infinite sequence of Hardy-Littlewood constants of which the Twin Prime Constant is the first member, and which
therefore appear immediately after it. The numbering is otherwise
||0.69750135849636590328||Rank 2 Artin Constant|
||0.66016181584686957393||Twin Prime Constant|
||0.88151383972517077693||Quad. class numbers|
||0.53071182047204479497||see 25 below|
|"Strongly Carefree" Constant|
||0.00131764115485317811||Heath-Brown and Moroz's Constant|
Density of the set of primes q, relative to the set of all primes, such that a given positive integer (not a proper power and with squarefree part incongruent 1 mod 4) is a primitive root modulo q. (more on FMC)
This, as well as the next two 0.85654
and 0.93127, are higher analogues of
Artin's Constant, and are related to
(among other things) the generation of prime residue class groups
modulo a prime
p by multiplicatively independent
r positive integers, a problem first
studied by Keith Matthews. The case
to Artin's Constant.
(The `other things' include generalizations of Artin's Conjecture
to number fields of degree
r, this being the
context in which these constants recently starred in
More on FMC and in the papers listed below.
This is part of a conjectural density formula for the number of twin primes not exceeding a given bound. (more on FMC)
Part of an infinite family of which the Twin
Prime Constant is the first member; the general formula for
p0 the first prime larger than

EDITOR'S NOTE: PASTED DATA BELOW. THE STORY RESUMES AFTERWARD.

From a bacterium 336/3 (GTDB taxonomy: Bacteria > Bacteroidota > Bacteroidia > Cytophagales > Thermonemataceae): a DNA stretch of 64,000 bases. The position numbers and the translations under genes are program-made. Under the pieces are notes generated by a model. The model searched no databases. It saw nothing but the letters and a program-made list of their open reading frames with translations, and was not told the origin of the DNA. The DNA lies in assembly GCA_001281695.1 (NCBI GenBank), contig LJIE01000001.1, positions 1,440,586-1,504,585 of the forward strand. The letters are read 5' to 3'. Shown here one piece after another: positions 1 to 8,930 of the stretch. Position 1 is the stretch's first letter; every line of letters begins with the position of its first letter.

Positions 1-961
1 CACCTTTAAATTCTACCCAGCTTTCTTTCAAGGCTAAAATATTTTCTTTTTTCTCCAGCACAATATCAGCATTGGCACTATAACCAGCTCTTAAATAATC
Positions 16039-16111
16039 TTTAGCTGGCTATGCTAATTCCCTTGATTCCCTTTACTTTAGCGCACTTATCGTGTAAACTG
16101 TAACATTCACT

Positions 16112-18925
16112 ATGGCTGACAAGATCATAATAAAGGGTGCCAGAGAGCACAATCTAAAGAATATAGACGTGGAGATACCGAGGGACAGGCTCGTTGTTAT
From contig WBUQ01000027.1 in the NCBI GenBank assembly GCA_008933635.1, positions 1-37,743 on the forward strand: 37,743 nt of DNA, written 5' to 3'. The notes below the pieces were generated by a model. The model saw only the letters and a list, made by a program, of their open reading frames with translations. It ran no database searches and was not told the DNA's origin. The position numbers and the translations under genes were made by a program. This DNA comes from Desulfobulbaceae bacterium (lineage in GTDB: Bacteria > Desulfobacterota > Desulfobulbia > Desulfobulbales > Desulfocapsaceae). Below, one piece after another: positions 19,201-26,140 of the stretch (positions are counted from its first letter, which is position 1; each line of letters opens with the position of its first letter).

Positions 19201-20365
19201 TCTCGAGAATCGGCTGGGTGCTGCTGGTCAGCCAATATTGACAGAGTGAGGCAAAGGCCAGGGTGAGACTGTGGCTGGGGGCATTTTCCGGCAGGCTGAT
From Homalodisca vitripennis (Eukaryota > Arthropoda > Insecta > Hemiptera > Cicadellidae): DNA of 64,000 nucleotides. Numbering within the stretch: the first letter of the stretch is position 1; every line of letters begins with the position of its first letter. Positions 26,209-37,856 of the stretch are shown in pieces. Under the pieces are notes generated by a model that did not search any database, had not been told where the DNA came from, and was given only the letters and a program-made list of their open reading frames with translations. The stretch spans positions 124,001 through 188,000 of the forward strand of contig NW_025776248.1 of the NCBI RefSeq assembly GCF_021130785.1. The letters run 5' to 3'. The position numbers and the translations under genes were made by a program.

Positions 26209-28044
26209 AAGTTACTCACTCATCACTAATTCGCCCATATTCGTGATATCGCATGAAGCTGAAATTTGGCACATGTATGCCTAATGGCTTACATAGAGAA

For these and the derived constants
E=(27/2)C4 see again
Let us call a pair
(a,b) of natural
numbers "carefree" if
a is squarefree
and coprime to
b, "strongly carefree"
if, in addition,
b is also squarefree. The sets of
such pairs have natural densities 0.42825 and 0.28675, respectively,
relative to all pairs of positive integers.
Moreover, 0.28675 is also the natural density of pairwise coprime triples of positive integers (relative to all such triples).
See sections 2.7, 4.4, 4.7 in Schroeder's book. (more on FMC)
This is related to the average behavior of class numbers of real quadratic fields. See Cohen's book, section 5.10.1, page 290 or 291 (depending on the edition).
The density of natural numbers whose prime factorization contains
an even number of distinct primes to powers larger than the first
(ignoring any prime factors which appear only to the first power)
(1 + 0.32263...)/2=0.661317....
Note that up to a factor
1/zeta(2), this can equally well
be computed from the entry number 15.
The second value, which is
the original product, is the one of interest in Sarnak's work about
(more on FMC)
Density (up to a rational factor) of the set
T(a,b) of primes q
such that q divides
for some k, given multiplicatively independent integers
a and b.
(more on FMC)
This is one factor in a formula for the number of primitive points
of height not exceeding a given value on a cubic surface.
1-f/g as coming from
prod (1 - 1/p)7 (1 + (7p+1)/p2).
(more on FMC)
Slightly easier to compute as
zeta(2) times the
value 1.33978 obtained as shown above, this equals the sum
sumn>0 1 / (n phi(n))
phi denotes the Euler totient function.
It appears in the paper by Stephens
mentioned above. Pieter Moree has recently
improved some of the estimates from that paper.
A related constant, which should be computable in a similar
fashion from logarithms of zeta values, is the sum over the
1/phi(n) themselves, which was studied
This belongs into a context closely related to Artin's Constant. (more on FMC)